I think now ive accepted it more, i would be interested in dmd’s if possible but they havent been offered to me. Like you have said its a progressive disease whichever type it is.

Elaine

I know what you mean, Elaine.

I didn’t want to be diagnosed either - although there was money in it, as I had critical illness insurance, so it did turn out to be a slight silver lining.

I grew up believing anything that went away by itself couldn’t be anything very serious, because that’s what my parents had taught me: anything serious doesn’t clear up by itself - and by and large, they’re right! Of course, it wasn’t their fault they didn’t know about weird relapsing remitting diseases like MS - who does, until they get one of them?

So when I had my earliest “episodes” I was very reluctant to do anything about it, as I seemed to make a good recovery, so I reasoned: “How serious can it be?”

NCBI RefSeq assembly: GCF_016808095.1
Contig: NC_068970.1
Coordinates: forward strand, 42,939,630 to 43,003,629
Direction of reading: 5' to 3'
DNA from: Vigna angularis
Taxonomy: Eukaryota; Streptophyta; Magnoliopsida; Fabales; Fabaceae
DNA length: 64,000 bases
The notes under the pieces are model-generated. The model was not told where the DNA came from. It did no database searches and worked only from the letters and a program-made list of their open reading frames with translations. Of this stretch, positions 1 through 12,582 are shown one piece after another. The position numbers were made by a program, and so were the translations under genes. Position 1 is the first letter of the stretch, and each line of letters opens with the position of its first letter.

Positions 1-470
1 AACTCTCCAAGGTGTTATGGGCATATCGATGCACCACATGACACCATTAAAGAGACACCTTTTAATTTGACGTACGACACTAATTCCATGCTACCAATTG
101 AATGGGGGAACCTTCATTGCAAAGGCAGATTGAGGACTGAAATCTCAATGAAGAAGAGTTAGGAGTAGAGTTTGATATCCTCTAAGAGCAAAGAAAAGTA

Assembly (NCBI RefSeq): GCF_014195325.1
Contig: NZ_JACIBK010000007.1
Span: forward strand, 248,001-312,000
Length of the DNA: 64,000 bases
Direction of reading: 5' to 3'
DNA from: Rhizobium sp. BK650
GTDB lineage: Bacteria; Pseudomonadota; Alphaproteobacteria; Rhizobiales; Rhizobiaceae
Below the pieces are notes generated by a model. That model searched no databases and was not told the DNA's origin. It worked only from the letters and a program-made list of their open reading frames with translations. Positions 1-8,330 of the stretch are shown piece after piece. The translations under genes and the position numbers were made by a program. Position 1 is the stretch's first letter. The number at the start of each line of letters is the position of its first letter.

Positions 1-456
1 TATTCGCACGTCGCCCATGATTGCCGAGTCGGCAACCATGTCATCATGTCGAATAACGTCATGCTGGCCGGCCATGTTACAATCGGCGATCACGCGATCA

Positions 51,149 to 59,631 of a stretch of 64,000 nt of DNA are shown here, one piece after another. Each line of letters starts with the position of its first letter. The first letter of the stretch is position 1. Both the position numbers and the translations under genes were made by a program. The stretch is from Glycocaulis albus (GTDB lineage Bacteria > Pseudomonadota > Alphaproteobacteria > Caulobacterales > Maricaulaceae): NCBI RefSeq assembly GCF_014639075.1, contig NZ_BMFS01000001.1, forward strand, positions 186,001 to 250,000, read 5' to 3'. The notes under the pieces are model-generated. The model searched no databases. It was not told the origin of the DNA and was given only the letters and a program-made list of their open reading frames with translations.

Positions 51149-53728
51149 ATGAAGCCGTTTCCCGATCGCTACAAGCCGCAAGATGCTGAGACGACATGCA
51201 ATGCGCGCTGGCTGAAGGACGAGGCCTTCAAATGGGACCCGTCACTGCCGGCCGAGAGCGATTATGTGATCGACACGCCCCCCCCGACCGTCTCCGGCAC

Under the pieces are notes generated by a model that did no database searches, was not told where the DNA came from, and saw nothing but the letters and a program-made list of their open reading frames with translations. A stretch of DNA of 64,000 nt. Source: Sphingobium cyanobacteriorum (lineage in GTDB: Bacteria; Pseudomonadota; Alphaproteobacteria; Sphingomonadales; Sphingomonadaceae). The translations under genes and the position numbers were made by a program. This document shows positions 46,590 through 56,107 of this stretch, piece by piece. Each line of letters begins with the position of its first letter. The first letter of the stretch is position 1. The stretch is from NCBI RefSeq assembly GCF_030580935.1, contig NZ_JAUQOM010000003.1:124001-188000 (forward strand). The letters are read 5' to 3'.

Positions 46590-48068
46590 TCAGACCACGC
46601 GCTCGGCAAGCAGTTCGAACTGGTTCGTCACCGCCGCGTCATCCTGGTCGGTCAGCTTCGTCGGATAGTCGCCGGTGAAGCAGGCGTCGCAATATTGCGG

When I had the episode (relapse) that led to my diagnosis, the neuro wanted me to have further investigations (MRI, blood tests), but I was all for going home and leaving it, and came very close to doing just that!

In fact, I asked: “Well what happens if I don’t do that, and just go home?”

He said: “Well, it might never happen again. It might happen again and be the same, or happen again and be worse. If it happens again and is worse, we would really like to know what it is, so we know how to treat it, and don’t have to start from scratch with the investigations…”